What is your best guess at when the following passage was written?
Under a leadership of charlatans and bullies this great Republic clumped about among the nations like a lout, feared by most, respected by none. Nor were things much better at home where a thinly disguised racism was in the saddle, the people’s worst instincts were appealed to, and the noble sentiments of patriotism were reduced to the cliche of the bigot’s bumper sticker.
A sensible guess would be roughly 2018, focusing on the Trump administration. But it was published in 1973 by Richard Dougherty in “Goodbye, Mr. Christian: A Personal Account of McGovern’s Rise and Fall.” Dougherty, of course, was writing about the Nixon administration and its infamous Southern strategy.
Well, as my wife immediately noticed, things are worse today, since many Republicans have abandoned any pretense to thin disguises when it comes to racism. Two stories caught my eye this weekend. The first was Stacey Abrams’ angry and accurate denunciation of Republican voter suppression efforts as “Jim Crow in a suit.” As a friend put it, “the vote suppressors in Georgia are at work even now trying to block their [Black churches] ‘souls to the polls’ tradition.” The second was Wisconsin Senator Ron Johnson’s statement that he wasn’t afraid of largely white pro-Trump rioters in the U.S. Capitol in January since they “love this country,” but he would, he confessed, had feared them if they had been BLM (Black Lives Matter) protesters. Johnson bizarrely added that the pro-Trump protesters “truly respect law enforcement” and “would never do anything to break a law.” Assuming Johnson isn’t completely mad, he’s obviously pandering to the Trumpian base as he’s up for reelection in 2022. Or perhaps he’s a mad panderer.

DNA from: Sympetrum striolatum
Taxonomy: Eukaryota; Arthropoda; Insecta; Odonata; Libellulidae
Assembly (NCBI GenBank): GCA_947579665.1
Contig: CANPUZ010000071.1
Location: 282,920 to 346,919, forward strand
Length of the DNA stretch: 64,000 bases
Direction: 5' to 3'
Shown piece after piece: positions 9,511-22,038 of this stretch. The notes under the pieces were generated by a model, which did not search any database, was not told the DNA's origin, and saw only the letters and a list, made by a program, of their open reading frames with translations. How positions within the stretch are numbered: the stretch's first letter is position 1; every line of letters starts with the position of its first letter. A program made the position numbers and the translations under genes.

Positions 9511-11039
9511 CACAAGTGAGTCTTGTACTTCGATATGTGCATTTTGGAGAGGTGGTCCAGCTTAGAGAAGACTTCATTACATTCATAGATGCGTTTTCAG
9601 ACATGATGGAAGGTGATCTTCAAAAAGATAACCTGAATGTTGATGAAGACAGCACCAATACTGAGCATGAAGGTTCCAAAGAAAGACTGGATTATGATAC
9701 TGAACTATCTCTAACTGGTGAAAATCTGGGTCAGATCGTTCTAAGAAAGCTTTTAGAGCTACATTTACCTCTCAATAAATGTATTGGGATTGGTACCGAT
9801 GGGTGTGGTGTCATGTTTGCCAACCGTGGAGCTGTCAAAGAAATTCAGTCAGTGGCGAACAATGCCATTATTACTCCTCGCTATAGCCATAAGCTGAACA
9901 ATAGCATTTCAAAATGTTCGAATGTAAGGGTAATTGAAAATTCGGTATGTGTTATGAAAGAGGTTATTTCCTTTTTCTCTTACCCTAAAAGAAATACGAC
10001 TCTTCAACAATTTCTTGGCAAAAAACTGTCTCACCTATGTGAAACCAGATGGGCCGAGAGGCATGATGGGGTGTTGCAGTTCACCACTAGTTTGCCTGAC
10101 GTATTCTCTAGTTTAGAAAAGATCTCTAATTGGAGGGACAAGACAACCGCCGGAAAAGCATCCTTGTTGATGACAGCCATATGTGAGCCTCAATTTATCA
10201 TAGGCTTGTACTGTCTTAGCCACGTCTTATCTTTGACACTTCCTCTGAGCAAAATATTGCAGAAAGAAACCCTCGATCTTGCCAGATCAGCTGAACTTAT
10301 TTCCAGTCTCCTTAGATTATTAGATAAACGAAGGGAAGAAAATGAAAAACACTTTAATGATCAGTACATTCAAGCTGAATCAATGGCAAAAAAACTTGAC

Again, America is allegedly a democracy. We should be doing everything we can to increase the number of people who vote. We shouldn’t be passing laws to make it more difficult for people to vote, specifically minority voters. Such laws are not only sordid and cowardly, they’re un-American.
About Senator Johnson: Strangely, I find his brazen bigotry to be useful. Useful in reminding us that America has far to go before we put racism behind us. Politicians used to use dog whistles, so to speak, to make racist appeals to like-minded haters. Now they simply say the quiet part out loud, not caring who hears it, because they figure they can get away with it. They think it’s a winning tactic. We have to prove them wrong. Racism, whether blatantly obvious or thinly disguised, must be rejected by all Americans.
To return to the quotation from Dougherty: How many nations around the world respect America for its ideals and actions, and how many pretend to respect us because they fear our bullying and loutish actions? Honest answers to this question should disturb us. Division at home and fear abroad is a recipe for neither domestic tranquility nor international comity.
We can do better, America.